Some of the suspense was lost, however, because of the way the story was told. The reader knows from the beginning that Armen and Elizabeth both survive and get married, so the story is more about how they manage it. I thought the story would had more suspense if I hadn't known that, but it would have changed the entire structure of the plot, which is Laura (the granddaughter) investigating her grandparents' history. The book also felt a little stilted to me, pushing me away. Laura's sections are told in first person, but the sections about Armen and Elizabeth are in third person. Also, truth be told, I didn't find Laura to be that interesting as a character.

I think this is an important book to read because we should learn about the Armenian genocide and, for me, fiction is a more pleasant way to learn history than reading nonfiction. However, as a story, this was only average for me and didn't measure up to his previous work.

The Sandcastle Girls by Chris Bohjalian (Doubleday, 2012)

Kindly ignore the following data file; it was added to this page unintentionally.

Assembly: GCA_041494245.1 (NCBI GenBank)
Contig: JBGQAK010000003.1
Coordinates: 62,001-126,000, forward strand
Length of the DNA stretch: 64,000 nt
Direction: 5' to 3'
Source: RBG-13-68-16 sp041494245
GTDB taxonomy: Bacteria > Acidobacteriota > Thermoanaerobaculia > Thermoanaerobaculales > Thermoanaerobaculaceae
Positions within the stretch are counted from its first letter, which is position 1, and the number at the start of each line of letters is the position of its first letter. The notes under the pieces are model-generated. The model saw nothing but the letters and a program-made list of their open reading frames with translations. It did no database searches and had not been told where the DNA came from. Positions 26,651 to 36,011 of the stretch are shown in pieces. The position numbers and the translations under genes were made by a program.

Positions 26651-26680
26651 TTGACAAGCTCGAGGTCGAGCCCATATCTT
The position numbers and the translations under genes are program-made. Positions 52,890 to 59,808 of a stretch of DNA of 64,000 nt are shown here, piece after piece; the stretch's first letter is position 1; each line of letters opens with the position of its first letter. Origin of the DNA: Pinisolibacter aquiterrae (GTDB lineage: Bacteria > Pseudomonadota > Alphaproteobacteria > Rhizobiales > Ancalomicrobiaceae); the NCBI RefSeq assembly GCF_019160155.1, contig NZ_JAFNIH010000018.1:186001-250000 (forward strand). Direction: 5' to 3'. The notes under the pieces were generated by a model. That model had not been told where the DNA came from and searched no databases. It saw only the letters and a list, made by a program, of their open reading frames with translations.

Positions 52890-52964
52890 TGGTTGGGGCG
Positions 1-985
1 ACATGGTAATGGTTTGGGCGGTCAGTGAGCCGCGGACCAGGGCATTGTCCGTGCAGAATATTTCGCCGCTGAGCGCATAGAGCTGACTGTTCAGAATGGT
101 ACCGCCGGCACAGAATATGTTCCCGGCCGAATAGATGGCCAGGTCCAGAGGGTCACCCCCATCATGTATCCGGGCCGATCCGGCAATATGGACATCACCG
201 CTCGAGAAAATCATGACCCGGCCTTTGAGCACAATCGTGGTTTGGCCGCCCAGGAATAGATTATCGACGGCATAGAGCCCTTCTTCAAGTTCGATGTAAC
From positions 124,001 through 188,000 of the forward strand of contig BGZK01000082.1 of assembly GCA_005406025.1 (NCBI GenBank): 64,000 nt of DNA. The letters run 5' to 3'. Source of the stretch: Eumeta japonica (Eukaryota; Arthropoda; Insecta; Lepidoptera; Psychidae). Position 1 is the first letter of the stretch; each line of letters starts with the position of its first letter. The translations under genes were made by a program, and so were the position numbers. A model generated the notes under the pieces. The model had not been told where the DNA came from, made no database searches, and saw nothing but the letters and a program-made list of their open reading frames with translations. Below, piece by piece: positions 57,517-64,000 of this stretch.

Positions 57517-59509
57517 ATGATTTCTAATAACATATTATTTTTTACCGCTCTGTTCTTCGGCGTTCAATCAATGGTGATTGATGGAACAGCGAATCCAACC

My rating:  3 stars

Monday, October 8, 2012

{crafts} Halloween Balloons

Pumpkin Balloons from MarthaStewart.com

From felt fiends to sinister silhouettes, these handmade touches are sure to give your home an extra-spooky feel this Halloween. A gaggle of helium-filled jack-o'-lantern balloons hovers near the refreshment table. The simple features are drawn onto the inflated balloons with permanent marker; choose an assortment of geometric shapes that are easy to create freehand.

Tuesday, October 2, 2012

{read: Danish thriller} The Absent One by Jussi Adler-Olsen

I was eagerly anticipating The Absent One after enjoying the first one in the Department Q series, The Keeper of Lost Causes, and it made my fall TBR list. While it was enjoyable, it wasn't the pageturner that I was anticipating. I felt like I was plodding through it, waiting for the action to pick up.

Carl, the new head of Department Q, returns from vacation to find that a case with a conviction has landed on his desk. This is odd because Department Q, located in the basement, was created to investigate cold cases, not ones that were already solved. But the more he and his trusty sidekick Assad investigate, the more they realize that all is not as it seems. On the personal side, Carl has his own problems to contend with — a shooting that left one of his colleagues dead and the other paralyzed from the neck down, and for which he feels guilty. To add more drama, Carl and Assad get a new colleague, Rose, who has feminist views, and Carl begins to realize that Assad has a complex past.

One complaint I had about this book, in addition to its pacing, is that a female character, Kimmie, is motivated by a vicious gang rape in her past.  This is a predictable plot device, and I expected more from Adler-Olsen.